Maximize Project Management with MBTI
Understanding your team’s dynamics and its members strengths and weaknesses is no easy task. Thankfully MBTI can help. MBTI stands for the Myers-Briggs Type Indicator. Derived from Carl Jung’s typological theories, MBTI is a personality assessment tool, used by many Fortune 500 companies, that groups people into one of 16 different personality types.
Encourage your team to find our their MBTI type, either for free online or through an in-person test given by a professional, to gain insights on how to best manage your project team, given everyone’s unique personality.
Maximize your project management by knowing and understanding your team’s MBTI types in the following ways:
Increase Team Chemistry
The MBTI test assesses a person’s type through establishing four mental preferences. First, it determines how how the individual derives energy–whether through interacting with others, as an extravert, or through their own ideas, as an introvert. Second, it distinguishes how one thinks–whether one is stronger with ideas and theories, as an intuitive, or with rules and practicals, as a sensor. Third, it analyzes how one makes decisions–through feelings or logic. Finally, it looks to see whether the person favors structure and organization, or prefers to keep things open-ended, to determine judging vs perception.
Through understanding your team member’s unique preferences, you can manage each person in the way most effective for them. For example, send introvert’s a meeting’s talking points before the meeting begins so they can collect their ideas, by thinking them through to themselves in advance. Exchanging small talk and pleasantries before a project discussion with a person who favors logic might not be necessary, but someone who decides through feelings might find it rude if you don’t.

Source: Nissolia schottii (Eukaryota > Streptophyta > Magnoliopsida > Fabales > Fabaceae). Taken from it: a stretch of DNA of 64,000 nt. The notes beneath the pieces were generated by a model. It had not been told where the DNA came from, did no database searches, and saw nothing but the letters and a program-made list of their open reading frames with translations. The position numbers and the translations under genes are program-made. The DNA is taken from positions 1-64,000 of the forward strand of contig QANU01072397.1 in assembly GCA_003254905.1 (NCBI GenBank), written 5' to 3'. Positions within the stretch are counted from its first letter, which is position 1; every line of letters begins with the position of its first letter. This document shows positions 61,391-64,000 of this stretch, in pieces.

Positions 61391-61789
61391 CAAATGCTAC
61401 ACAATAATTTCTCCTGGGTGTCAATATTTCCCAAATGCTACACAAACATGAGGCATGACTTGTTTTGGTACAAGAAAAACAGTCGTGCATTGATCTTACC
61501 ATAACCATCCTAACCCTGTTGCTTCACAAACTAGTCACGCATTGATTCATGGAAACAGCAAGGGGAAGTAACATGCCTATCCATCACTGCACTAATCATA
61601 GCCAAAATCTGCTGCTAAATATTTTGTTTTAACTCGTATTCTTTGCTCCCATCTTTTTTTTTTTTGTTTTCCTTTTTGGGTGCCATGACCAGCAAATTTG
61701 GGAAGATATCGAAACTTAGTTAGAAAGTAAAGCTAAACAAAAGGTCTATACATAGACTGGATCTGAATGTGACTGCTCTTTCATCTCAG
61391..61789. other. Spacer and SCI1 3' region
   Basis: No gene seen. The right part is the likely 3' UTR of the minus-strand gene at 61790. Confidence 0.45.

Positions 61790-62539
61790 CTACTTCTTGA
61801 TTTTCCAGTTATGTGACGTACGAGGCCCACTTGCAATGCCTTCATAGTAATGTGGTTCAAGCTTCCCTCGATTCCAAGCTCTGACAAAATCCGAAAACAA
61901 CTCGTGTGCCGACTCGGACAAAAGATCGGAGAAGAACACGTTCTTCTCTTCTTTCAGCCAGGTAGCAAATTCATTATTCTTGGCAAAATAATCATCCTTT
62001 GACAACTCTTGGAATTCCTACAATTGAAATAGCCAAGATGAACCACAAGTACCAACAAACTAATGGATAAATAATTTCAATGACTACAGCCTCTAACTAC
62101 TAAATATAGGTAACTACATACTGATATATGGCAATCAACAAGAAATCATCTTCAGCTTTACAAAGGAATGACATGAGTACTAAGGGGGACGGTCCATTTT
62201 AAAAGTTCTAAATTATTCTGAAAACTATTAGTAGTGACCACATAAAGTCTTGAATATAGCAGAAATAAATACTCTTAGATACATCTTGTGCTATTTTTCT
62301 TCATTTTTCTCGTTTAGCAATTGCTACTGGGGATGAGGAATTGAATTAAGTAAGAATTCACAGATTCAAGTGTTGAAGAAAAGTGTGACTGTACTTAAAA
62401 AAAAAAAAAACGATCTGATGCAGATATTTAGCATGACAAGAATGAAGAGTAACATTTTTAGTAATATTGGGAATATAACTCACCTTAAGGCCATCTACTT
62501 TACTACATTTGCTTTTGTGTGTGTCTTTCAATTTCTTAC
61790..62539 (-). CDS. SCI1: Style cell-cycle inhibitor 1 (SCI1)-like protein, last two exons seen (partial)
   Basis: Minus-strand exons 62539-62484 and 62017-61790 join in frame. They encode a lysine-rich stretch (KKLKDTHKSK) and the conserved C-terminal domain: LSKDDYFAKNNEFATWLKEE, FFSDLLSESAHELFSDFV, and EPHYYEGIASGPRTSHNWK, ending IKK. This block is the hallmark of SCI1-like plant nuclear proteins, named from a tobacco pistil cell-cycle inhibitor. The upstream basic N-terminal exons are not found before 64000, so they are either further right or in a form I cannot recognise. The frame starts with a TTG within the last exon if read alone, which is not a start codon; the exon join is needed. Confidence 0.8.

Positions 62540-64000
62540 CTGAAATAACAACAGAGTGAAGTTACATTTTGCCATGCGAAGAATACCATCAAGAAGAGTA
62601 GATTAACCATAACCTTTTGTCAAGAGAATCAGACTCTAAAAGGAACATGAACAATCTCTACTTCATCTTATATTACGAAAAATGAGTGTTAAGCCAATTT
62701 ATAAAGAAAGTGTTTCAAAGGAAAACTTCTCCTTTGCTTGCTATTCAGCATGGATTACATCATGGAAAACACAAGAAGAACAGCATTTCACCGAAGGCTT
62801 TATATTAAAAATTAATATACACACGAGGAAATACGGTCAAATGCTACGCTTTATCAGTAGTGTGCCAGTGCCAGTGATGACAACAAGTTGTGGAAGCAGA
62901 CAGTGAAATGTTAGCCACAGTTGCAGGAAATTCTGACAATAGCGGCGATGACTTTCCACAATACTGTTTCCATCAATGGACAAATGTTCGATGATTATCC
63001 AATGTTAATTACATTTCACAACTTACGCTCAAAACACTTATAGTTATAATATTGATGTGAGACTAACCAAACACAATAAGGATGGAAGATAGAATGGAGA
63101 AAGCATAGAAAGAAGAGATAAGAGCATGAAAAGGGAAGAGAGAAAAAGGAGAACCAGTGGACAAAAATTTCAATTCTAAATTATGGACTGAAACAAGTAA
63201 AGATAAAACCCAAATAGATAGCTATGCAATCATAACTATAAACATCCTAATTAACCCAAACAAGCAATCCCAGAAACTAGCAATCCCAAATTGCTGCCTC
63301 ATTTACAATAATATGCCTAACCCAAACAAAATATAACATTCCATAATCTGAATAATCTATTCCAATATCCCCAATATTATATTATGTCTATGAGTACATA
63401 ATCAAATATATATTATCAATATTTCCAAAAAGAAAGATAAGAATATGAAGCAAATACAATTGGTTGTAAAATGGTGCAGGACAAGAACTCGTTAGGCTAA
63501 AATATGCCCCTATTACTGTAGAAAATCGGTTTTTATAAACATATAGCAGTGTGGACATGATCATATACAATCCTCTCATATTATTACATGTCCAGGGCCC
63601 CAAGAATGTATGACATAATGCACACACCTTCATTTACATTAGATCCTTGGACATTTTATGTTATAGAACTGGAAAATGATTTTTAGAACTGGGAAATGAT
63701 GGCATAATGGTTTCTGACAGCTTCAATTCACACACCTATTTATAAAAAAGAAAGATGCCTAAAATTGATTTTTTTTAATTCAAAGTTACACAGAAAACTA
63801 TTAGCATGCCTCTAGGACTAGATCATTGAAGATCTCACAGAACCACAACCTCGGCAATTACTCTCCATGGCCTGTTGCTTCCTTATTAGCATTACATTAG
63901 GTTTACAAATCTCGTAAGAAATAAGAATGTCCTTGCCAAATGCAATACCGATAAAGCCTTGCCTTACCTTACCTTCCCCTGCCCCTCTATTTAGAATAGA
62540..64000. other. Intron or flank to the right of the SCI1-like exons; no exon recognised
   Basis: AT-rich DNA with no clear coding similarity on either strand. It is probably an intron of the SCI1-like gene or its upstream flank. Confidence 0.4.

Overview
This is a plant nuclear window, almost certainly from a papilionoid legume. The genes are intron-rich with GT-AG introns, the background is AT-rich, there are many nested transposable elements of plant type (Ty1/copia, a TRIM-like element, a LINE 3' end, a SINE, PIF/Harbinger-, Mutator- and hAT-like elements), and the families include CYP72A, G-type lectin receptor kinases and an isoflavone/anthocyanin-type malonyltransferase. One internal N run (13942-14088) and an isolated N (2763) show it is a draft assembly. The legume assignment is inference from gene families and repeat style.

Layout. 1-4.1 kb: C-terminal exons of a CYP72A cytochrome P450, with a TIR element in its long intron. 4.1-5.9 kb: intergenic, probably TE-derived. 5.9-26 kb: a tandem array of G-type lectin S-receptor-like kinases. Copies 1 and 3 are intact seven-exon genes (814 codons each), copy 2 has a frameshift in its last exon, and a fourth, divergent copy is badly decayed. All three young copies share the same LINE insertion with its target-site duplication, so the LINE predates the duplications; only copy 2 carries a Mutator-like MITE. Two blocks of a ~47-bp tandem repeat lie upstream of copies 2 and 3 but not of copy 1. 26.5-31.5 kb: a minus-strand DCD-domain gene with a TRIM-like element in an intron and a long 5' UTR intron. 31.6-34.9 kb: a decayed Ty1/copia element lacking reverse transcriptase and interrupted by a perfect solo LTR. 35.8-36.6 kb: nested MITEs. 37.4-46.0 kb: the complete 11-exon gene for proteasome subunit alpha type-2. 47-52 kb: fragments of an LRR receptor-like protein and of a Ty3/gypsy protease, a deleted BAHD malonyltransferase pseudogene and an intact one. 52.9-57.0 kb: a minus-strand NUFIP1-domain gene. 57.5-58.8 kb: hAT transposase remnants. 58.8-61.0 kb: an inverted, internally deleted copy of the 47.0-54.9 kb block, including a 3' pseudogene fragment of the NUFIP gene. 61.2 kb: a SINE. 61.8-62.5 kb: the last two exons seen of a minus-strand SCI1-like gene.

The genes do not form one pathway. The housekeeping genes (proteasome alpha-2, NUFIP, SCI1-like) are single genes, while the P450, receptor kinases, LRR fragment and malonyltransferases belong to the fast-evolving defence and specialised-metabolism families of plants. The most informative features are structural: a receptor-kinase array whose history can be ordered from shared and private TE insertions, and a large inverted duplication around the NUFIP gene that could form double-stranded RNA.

Amplify Strengths and Mitigate Weaknesses
Understanding your team’s MBTI types provides a clearer picture on how your project team functions overall. Increase team productivity by delegating according to an individual’s inherent strengths and weaknesses.
For example, intuitives are great at handling the big-picture and thrive on brainstorming more effective project processes. Sensors, on the other hand, carry out detail-oriented tasks with precision. Project falling behind a deadline? Call on team members who thrive in the last-minute environment rather than the ones who stress when things go off schedule.
Become More Productive
Project managers who use MBTI to help aid in management decisions work with a team’s dynamic instead of against it. Everyone has strengths and weaknesses, and as a project manager your job is to understand them in order to make decisions best for your team.
With MBTI, project managers learn more about the individuals behind their project team, and consequently, uncover how the team will function best overall.
Do you know your MBTI type? Does the personality profile sound like you? Have you ever used MBTI to help your job as a project manager? How has it worked? Let us know in the comments below.
Image credit, pazonda, Flickr